efficacy of intrapleural bupivacaine in the treatment of post-traumatic chest pain. Our results show that 20 ml intrapleural bupivacaine 0.25 per cent is highly effective in providing analgesia in most patients with haemo- or pneumothorax. The good response to a further dose of bupivacaine in those test group failures treated in this way suggests that supplementation of the dose may be needed in some patients - studies on blood levels suggest that up to 40 ml of 0.25per cent bupivacaine (100 mg) should not raise plasma bupivacaine levels above 1.8 pg/ml, well below the 4.0pg/ml safety limit (Seltzer et al., 1987; Strom&rag et al., 1988). Apart from inadequate dose, a possible cause for failure of the technique could be dilution with residual blood in the pleural cavity. The beneficial effect seen with intrapleural saline in some of the controls was probably due to the placebo effect, but might also have been the resulf of lubrication of the pleural membranes or dilution of local inflammatory substances. All of our patients had a chest drain inserted for other indications, and this was probably a contributory factor in the production of pain. At present we do not insert chest catheters for the sole purpose of providing analgesia. Our results, together with those of Rocco et al. (1987), suggest that this may well be justified in certain patients who have severe pain following chest trauma.

Acknowledgements We are grateful to the Chief Medical Groote Schuur Hospital for permission

Superintendent of to publish patient

data, to Sapharmed for financial support and supply of the and to the pharmaceutical staff of active bupivacaine, Groote Schuur Hospital for preparation of the test doses.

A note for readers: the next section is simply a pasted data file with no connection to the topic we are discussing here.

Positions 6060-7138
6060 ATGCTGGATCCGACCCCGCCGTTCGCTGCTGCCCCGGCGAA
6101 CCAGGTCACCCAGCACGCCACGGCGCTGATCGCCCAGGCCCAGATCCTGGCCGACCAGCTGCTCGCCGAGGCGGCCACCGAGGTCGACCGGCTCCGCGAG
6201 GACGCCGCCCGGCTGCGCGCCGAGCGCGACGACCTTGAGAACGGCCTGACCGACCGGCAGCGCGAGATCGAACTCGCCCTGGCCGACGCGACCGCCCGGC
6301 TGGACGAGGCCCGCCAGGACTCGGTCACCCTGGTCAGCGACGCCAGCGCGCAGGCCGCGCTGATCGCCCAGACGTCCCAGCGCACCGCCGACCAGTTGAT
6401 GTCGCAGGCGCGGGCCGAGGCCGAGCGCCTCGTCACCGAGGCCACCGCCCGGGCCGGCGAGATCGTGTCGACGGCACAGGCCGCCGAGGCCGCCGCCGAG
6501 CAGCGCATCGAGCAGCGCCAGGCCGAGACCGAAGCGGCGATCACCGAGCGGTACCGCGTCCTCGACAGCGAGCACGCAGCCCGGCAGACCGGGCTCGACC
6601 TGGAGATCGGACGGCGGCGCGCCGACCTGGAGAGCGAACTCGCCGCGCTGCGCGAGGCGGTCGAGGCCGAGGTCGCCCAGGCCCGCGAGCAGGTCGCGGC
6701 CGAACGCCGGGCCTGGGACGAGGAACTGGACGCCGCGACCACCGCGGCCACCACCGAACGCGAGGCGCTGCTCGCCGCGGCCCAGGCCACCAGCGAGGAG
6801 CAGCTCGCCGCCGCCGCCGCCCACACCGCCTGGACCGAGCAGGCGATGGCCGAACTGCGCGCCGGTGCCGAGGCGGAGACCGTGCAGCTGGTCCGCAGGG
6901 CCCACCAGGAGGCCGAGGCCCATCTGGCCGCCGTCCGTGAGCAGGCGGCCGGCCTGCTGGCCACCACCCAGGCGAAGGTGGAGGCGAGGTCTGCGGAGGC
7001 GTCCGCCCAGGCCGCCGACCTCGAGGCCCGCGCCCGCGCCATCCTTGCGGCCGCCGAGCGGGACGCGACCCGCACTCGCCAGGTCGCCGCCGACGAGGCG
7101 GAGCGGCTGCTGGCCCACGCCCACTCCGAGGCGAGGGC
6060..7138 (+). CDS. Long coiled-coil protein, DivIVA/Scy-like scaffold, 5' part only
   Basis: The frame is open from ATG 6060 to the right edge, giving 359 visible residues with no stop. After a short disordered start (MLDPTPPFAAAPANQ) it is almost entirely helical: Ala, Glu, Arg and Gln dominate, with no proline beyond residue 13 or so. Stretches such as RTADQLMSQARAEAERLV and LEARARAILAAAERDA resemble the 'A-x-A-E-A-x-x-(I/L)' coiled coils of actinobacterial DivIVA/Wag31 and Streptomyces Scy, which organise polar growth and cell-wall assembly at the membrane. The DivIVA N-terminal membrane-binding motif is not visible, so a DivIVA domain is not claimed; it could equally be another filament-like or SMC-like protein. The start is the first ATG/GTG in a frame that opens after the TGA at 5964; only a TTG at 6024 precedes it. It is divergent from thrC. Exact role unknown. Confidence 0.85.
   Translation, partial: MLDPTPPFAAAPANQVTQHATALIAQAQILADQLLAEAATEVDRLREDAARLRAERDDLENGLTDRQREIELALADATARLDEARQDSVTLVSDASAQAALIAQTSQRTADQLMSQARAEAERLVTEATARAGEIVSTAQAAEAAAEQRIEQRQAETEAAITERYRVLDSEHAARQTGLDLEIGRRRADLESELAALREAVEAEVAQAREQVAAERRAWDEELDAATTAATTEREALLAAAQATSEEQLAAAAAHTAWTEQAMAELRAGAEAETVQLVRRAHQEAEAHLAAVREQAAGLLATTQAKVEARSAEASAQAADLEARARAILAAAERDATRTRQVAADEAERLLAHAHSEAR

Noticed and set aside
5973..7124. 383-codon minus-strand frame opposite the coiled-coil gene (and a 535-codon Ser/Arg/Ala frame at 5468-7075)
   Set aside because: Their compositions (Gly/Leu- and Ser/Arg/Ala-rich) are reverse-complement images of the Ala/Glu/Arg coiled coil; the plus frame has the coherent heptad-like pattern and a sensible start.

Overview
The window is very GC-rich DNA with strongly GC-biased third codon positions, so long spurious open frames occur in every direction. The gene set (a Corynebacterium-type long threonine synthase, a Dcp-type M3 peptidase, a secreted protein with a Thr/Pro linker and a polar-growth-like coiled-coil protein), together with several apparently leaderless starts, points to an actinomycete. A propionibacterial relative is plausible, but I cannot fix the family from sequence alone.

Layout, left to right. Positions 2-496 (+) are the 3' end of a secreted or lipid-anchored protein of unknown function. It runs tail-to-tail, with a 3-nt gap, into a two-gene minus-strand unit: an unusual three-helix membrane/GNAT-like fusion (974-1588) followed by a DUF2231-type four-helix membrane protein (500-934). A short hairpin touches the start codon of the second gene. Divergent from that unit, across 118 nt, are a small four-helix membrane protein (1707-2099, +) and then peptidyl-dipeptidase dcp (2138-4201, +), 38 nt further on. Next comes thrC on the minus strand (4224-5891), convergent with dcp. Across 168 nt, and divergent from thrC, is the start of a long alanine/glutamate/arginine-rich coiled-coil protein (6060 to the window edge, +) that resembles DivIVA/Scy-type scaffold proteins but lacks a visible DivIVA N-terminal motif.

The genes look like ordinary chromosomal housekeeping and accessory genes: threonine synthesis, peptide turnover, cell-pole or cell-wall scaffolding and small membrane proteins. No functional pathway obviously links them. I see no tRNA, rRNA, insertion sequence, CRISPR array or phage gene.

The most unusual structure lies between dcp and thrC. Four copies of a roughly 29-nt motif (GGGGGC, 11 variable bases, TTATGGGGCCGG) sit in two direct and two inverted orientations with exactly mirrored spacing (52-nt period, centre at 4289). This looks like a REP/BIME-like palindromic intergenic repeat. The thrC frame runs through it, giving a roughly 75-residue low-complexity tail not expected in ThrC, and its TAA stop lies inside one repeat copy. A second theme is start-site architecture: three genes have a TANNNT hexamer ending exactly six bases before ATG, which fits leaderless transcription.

References RoccoA.,

Reiestad F., Gudman J. et al. (1987)Intrapleural administration of local anesthetics for pain relief in patients with multiple rib fractures. Reg. Anaesth. 12, 10. Rosenberg H., Scheinin B. M.-A., Lepantalo M. J. A. et al. (1987) Continuous intrapleural infusion of bupivacaine for analgesia after thoracotomy. Anesfhesiology 67, 81 I. Seltzer J. L., Larijani G. E.. Goldberg M. E. et al. (1987) Intrapleural bupivacaine - a kinetic and dynamic evaluation. Anesfhesiologg

67,798. Strom&rag K. E., Reiestad F., Holmqvist E. L. 0. et al. (1988) Intrapleural administration of 0.25%, 0.375%, and 0.5%bupivaCaine with epinephrine after cholecystectomy. Anesth. Analg.


Paper accepted 11 June 1990.

Requests for reprints should be addressed to: Dr J. D. Knottenbelt, Trauma Unit, Groote Schuur Hospital, Observatory 7925,Cape Town, South Africa.

Intrapleural bupivacaine analgesia in chest trauma: a randomized double-blind controlled trial.

A randomized double-blind study was undertaken to investigate whether 0.25 per cent bupivacaine administered intrapleurally is an effective and reason...
303KB Sizes 0 Downloads 0 Views